Sandhill cranes are spectacular birds, but what makes them special to me is something very different. It is the memory of a very early morning excursion that Yvonne and I made to watch sandhill cranes at Sherburne National Wildlife Refuge north of the Twin Cities. It was the last excursion that we made together before the tragic accident that took her life in November of 2019. Ever since then, these majestic birds have evoked in me a unique sense of wonder and gratitude.
Like so many species, sandhill cranes winter in the south (especially in Florida, Texas, and northern Mexico) and breed in the north (across the northern United States and most of Canada). The migration route includes a stretch of the Platte River in Nebraska, where more than half a million birds congregate during a short period!
Sandhill cranes are among the species that mate for life. Their courtship dances are spectacular. They migrate as a pair. Both parents share in the care of the young. If one of the pair dies, however, the surviving partner will generally seek a new mate, either the same year or the next depending on when in the annual migration cycle the loss occurred.
As we learn more and more about Earth’s creatures, we are coming to realize that mating and the raising of offspring are not mechanical processes. Relationships entail emotions for other creatures, much as they do for us humans. If one sandhill crane dies, the other partner appears to mourn. How would an observant human know that a crane is mourning? Here is one specific account, not of a parent dying but of a chick (here termed a colt). The description is very detailed. It is up to us to sense what it means.
Here is a video that provides an excellent overview of the life history of sandhill cranes.
RED-WINGED BLACKBIRDS (Agelaius phoeniceus, Family Icteridae)
Red-winged blackbirds, too, go south for the winter. For some, coming from farther north, southern Minnesota is south, but most fly to the southern states. They start appearing again in our area in late winter or early spring. This year I started hearing them a couple of weeks ago, saw my first one on Easter Sunday, and got my first photographs a day later.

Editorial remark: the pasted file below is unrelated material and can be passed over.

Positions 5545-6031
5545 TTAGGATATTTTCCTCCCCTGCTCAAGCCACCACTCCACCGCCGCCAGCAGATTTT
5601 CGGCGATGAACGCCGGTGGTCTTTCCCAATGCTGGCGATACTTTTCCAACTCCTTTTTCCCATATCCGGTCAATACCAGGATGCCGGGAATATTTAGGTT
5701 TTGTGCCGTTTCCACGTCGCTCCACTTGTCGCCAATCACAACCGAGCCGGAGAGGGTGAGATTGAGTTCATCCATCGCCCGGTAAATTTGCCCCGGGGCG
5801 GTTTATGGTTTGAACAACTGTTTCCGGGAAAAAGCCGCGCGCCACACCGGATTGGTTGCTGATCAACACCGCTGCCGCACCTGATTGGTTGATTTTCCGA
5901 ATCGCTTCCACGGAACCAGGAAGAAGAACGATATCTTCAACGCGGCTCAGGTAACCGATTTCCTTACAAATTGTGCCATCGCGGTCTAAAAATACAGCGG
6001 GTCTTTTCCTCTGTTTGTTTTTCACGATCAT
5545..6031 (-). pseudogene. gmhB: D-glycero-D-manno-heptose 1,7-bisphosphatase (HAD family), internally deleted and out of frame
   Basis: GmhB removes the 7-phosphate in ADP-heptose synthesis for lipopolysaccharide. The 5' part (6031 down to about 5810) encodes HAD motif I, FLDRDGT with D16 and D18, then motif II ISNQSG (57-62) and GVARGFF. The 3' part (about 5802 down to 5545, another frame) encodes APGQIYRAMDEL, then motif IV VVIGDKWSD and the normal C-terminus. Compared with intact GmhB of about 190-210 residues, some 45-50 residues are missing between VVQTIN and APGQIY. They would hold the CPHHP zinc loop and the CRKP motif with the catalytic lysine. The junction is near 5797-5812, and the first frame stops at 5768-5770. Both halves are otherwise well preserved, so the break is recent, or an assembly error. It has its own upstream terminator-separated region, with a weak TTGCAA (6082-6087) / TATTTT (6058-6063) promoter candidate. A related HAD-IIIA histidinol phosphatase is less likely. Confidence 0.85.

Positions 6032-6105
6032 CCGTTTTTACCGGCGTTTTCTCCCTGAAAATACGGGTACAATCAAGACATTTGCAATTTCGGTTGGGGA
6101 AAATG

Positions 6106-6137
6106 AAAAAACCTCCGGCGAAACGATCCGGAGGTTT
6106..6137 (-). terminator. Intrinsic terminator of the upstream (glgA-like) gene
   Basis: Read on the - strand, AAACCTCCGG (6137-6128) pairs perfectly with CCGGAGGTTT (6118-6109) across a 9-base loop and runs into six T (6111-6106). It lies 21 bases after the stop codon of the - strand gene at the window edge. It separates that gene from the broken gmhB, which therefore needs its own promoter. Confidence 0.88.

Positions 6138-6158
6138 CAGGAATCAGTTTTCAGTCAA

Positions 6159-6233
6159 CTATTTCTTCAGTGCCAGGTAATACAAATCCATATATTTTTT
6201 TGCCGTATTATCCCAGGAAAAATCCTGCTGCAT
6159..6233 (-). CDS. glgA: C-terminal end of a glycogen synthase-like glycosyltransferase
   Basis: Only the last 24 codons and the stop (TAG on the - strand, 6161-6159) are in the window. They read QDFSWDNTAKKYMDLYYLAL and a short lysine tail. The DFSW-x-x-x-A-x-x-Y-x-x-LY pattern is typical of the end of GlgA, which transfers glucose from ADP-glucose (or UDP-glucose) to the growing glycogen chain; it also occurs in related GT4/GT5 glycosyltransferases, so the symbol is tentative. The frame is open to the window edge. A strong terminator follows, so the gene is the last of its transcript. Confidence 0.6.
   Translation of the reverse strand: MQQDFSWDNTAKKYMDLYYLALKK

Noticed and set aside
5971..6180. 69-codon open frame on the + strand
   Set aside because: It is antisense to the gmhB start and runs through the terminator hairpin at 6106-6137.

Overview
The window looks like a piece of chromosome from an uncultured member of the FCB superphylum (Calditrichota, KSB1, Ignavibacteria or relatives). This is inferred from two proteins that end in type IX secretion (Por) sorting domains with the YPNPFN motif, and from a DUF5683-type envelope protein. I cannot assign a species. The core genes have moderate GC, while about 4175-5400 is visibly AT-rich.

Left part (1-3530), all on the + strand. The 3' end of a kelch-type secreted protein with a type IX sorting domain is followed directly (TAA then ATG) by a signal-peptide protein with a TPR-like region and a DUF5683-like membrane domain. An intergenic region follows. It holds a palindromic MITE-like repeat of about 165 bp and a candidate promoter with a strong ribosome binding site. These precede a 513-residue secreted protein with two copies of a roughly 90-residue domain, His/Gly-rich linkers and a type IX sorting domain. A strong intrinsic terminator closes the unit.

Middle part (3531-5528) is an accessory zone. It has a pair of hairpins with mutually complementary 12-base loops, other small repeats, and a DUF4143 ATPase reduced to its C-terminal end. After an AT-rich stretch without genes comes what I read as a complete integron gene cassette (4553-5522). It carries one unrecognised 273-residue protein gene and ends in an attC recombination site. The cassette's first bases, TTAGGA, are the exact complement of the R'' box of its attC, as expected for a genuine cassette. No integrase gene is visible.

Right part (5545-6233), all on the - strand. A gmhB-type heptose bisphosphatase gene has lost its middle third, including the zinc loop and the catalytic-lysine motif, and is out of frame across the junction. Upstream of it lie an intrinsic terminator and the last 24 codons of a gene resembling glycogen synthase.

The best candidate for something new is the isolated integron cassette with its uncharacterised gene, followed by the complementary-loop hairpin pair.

Red-winged blackbirds pair for only a season, and even that not entirely exclusively. Like the great blue herons, the males arrive first and compete for establishing territories. The desirability of the territory is an important factor in the choice of mate made by the later-arriving female.
The initial competition among males is accomplished by song and by wing display, which includes erecting the bright red and yellow feathers on the shoulders. Here is a male hard at work on the day after Easter.
I have long associated red-wings with Easter. I know full well that when they first arrive, their displays and songs are manifestations of competition. Nevertheless, I respond to them far more according to the words of the wonderful hymn, Morning Has Broken, which I shared with you two years ago. Here, again, is the first stanza:
Morning has broken like the first morning
Blackbird has spoken like the first bird
Praise for the singing
Praise for the morning
Praise for them springing fresh from the world
Biology, yes. But praise, also yes!
Some species of birds stay throughout the cold Minnesota winter. Which ones you see depends on where you look. For example, the turbulent water at the confluence of two rivers usually does not freeze, and this open water attracts a number of species including bald eagles.
And birds are far from being the only organisms around us. There are deer. There are squirrels, like this gray squirrel who posed for me on Easter Sunday.
Sometimes we forget that the trees on which the squirrels scamper and the birds perch, and behind which the deer hide, are themselves living organisms. Trees don’t walk, and many of them drop their leaves during the winter, but they are alive and essential to our own lives. On the surface of the trees, and of many rocks, are lichens. Buried in the soil are the fungi, which not only give us tasty treats but on which the trees depend.
Since Easter Sunday, dragonflies have started to emerge. Damselflies and mosquitoes will follow soon. Their immature stages, or sometimes eggs, have been in the water since last fall. They have been hidden from our view, but they, too, are here right now, and they’re very much alive.
We are immersed in life, whether or not we are aware of it. This is just as true through the cold winter as it is in the balmy parts of the year. The celebrations of the vernal equinox and of Easter remind us of this in a beautiful way. Nature rises, she rises indeed. But Nature was always here. She never went away! It’s just that some of her children did, and they are now coming back!